I play Jason Alt-style 75% decks. I sat down against a cEDH elfball deck, played one game against that Legacy-powered monstrosity, and refused to play against it ever again, because I will never own a deck that has $2000 worth of fast mana and fixing. They're different formats, and that is established during the turn 0 talk.
February 1, 2020 3:14 a.m.
Wow, so many comments sparked by my silly rant. Awesome conversation guys! Surprisingly civil-ish too.
triproberts12 I'm going to pick on you since your the most recent. Lets say we sit down and I have some silly deck led by Barktooth Warbeard filled with mostly vanilla creatures. To use power levels this would be a 1. You have your 75% deck, likely sits around 7 by most standards. Are we playing different formats? This is literally your argument. The difference in the two deck's abilities to win is just as far apart, if not more so, than that elfball was from yours.
February 1, 2020 4:13 a.m.
The turn 0 talk just establishes the power level of decks at the table, not the format. The 1's, 5's, and 10's all build with the same rules. The exact same format, just different power levels within the format. You straight up don't need a $2000 deck to compete. I would bet that swapping out cards you have in your collection already and maybe putting in $40 (roughly the price of a new precon) worth of other cards you would be able to keep up with that elfball or at least help shut off their ramp and draw engines. By all means, don't change your deck or play him if you don't want but don't claim it is because you won't have a $2000 deck. Here is a resource for a bit more budget versions of the highest powered styles of decks in our format.
February 1, 2020 10:22 a.m.
I genuinely am not trying to come at anyone or to force people to change how they play. I just want people to understand that we are not so different from each other. My format is your format is our format. All is EDH. All is Commander. I love this format and I have ever since 2012 when I built my first jank
February 1, 2020 11:01 a.m.
Yes, if you come with Barktooth, and you're not doing something Giant tribal into Rise of the Dark Realms, it's not going to go well for you at most tables. The label cEDH is an acknowledgement that before Wizards really got a handle on how the game works, some of the early designs were busted in half. It's the same reason as why Legacy and Vintage are entirely different formats, despite only being separated by a handful of cards. It seems insincere to talk about any power level deck below a precon, though, which are certainly not 1's and 2's, or 3's, or even 4's these days. If people play decks lower in power, that's fine, but the gulf between a tuned cEDH deck and a 9 is comical, relative to the difference between one of my 75% decks and a $40 precon you can play out of the box from your LGS. The reason why the format isn't formally divided is because there are decks like Dana Roach's Sphinx tribal deck he talks about on EDHRECast that need fast mana to do anything, even if that anything isn't particularly powerful, his curve is just not ideal by nature of the tribe. That's not a cEDH deck. The community self-policies this division, but just because the rules committee, which is already kind of nebulous, doesn't declare it, that doesn't make it any less true.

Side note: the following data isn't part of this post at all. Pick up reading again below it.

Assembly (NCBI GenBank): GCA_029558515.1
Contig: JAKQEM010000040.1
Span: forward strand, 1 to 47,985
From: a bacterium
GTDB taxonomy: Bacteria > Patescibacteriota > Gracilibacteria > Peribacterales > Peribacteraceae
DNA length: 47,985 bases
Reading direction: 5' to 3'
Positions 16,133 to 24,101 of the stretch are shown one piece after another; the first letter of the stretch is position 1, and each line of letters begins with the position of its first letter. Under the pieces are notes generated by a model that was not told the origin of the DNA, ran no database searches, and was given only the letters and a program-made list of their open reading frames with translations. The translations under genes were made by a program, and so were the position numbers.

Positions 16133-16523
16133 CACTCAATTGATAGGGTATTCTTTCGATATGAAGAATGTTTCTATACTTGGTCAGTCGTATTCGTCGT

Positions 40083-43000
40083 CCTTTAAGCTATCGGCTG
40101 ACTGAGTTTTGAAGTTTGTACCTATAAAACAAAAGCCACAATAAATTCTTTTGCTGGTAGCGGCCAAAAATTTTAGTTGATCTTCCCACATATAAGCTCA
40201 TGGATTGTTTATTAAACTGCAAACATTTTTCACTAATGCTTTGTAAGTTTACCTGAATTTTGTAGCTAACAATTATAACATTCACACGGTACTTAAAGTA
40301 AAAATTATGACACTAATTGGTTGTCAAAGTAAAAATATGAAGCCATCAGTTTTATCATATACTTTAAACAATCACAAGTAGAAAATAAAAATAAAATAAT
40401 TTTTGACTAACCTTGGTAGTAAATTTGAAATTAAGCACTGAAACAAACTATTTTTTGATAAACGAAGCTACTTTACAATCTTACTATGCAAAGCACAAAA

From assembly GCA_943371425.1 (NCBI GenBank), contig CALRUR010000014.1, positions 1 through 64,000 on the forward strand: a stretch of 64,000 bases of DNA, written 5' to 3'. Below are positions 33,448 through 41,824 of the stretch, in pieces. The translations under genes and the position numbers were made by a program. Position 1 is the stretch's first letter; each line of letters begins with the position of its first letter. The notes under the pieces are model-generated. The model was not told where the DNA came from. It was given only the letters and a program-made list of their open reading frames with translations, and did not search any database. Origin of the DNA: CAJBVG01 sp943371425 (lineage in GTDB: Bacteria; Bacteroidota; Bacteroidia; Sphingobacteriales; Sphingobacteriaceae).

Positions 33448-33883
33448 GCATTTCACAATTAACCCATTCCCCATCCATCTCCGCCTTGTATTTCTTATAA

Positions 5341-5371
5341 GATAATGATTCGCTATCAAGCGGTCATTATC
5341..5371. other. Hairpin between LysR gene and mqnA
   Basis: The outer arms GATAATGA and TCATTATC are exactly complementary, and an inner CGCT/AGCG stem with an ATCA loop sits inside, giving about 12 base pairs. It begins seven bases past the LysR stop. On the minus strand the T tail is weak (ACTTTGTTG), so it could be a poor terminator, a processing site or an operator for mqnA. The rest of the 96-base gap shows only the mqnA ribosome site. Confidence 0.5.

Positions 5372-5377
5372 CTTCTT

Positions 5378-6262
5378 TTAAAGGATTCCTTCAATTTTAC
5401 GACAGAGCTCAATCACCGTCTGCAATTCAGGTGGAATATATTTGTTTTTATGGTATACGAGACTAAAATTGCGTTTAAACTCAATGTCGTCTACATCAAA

February 1, 2020 11:39 a.m.
They are still printing busted ass stuff. Genuinely if commander was only from modern legal or even pioneer legal sets, there would still be people who want to play this one format competitively.
February 1, 2020 11:51 a.m.
Maybe, but that hypothetical is pretty far from reality as we live it. Nyxbloom Ancient got hype because Reanimate's old, busted ass is a thing. Emry, Lurker of the Loch is OP, but mostly because of crazy loops you can do with 0-mana artifacts, most of which were printed over 10 years ago. Same for Urza, Lord High Artificer. Helm of the Host is sweet and powerful in most decks, but if you throw it in Kamigawa's favorite son Godo, Bandit Warlord, you're talking about a different kind of game.
February 1, 2020 12:01 p.m.
triproberts12 how about Felidar Guardian and Saheeli Rai... And in most of the talk I saw about Nyxbloom Ancient people were looking at Zacama, Primal Calamity and other silly things. I would consider Godo to be a product of modern mtg too but maybe I've been playing too long.
"It seems insincere to talk about any power level deck below a precon, though, which are certainly not 1's and 2's, or 3's, or even 4's these days."